Martin Gore, the creative engine-room of Depeche Mode, has been writing instrumentals for the band for the last 35 years. Perhaps because of this commitment it is relatively rare for him to strike out in a solo capacity, with previous outings restricted to the 2003 covers album Counterfeit².
He did however impress in 2012 with VCMG, his instrumental and surprisingly powerful electro collaboration with sometime bandmate and Erasure founder Vince Clarke. By effectively cutting it in half, with the simple and unpretentious release of MG, he brings together an album Mute’s press release describes as ‘a soundtrack to an emotional and mysterious film of your own design’. He also – probably unwittingly – adopts the name of a certain bygone English car marque.
With no vocals to worry about, Gore holes himself up in the studio, a process he prides on doing five days out of seven in a typical working week, the compulsion to make music almost overwhelming. In his vast career behind the keyboard he has clearly become well-versed on electronic music and its heritage, picking up much from Teutonic music of the 1970s – Kraftwerk inevitably shine through here – but there is also something of the spirit of John Foxx coming through in the shorter character pieces. Each track paints a distinctive picture, tending towards the darker side but impressing with stature and poise.
This is far from purely derivative music-making, however, each track suggesting Gore had a very specific picture in his head at the time of composition. Pinking builds very impressively from its initial plucked theme, gaining in scope and stature, while Spiral explores the shadows with almost painstaking clarity. Exalt is better still, a majestic construction scattering its initial percussion with a blast of light from Gore’s keyboards.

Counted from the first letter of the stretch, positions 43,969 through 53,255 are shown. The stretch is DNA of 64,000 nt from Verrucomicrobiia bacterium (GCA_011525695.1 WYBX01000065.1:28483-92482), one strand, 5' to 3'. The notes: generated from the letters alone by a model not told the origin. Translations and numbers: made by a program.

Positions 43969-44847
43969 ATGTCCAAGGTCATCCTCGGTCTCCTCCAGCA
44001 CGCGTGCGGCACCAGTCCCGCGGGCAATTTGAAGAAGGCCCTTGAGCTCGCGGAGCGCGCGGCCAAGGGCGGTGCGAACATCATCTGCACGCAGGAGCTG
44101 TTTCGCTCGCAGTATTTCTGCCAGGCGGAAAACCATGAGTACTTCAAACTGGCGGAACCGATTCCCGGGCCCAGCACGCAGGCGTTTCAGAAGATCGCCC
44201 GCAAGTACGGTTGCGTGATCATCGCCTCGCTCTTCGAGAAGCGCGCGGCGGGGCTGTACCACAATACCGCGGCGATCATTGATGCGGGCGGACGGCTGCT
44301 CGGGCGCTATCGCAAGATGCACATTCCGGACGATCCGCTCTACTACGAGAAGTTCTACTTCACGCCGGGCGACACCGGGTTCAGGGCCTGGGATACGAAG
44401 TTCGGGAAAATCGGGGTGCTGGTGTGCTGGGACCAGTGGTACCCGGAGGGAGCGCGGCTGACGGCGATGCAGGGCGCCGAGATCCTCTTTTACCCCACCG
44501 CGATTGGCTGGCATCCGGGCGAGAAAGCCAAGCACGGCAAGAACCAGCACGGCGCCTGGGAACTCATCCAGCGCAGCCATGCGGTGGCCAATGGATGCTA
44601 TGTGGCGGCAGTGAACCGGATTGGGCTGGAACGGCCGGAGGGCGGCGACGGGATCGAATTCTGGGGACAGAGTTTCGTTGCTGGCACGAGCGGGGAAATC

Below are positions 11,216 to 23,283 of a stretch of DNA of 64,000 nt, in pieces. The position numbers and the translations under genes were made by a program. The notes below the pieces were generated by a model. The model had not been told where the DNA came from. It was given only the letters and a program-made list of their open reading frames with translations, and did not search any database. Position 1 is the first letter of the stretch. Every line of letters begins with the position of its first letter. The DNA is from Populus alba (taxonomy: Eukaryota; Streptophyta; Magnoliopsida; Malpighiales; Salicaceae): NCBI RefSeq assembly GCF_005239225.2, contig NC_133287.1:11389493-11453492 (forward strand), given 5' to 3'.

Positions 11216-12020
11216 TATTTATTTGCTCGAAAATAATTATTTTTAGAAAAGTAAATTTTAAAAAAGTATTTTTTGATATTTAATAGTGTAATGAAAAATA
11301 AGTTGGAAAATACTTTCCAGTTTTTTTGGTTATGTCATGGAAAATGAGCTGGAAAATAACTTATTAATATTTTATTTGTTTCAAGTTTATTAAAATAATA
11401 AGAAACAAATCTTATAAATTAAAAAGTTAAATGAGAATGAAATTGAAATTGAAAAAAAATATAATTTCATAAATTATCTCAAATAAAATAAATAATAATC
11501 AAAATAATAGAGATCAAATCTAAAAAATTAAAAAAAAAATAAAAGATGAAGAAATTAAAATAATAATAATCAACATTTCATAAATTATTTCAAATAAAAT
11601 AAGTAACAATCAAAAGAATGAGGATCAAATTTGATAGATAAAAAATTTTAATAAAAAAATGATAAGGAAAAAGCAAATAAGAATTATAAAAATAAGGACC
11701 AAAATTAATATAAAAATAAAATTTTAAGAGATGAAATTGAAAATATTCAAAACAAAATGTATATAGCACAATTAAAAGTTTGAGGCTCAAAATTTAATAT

Not all the production has such depth, as Gore is perfectly capable of more intimate thoughts. Creeper is the Foxx-ian sketch, a dark and paranoid piece preoccupied with wary glances and unexplained movements in the dark. Stealth is the number where Kraftwerk are perhaps most vividly recalled, a brooding number with sharpened synths. Europa Hymn, though, is arguably MG’s finest moment, a repeated brush of synthesized paint (silver, perhaps?) complemented by a sure footed breakbeat.
While Gore’s music is very accomplished it is not quite as visionary as that of some of his contemporaries, acting as a fine complement to Depeche Mode’s music rather than threatening to become a highly influential solo breakaway. Yet this outlet is clearly essential for him, allowing him to concentrate on song-based material for the band.
Depeche Mode fans will know this, of course, but the listener should not approach this album with the expectation of structured songs. Instead these are brooding mood pieces, intricately constructed and painstakingly produced. The album itself is probably a shade too long, its 16 tracks lasting just shy of an hour, but at no time does Gore rest on his laurels.
Like its author, MG does not blow its own filtered trumpet sound from the rooftops. Rather it gets on with the job in hand, never short changing the listener, and in the process providing a valuable insight into one of pop music’s great creative minds.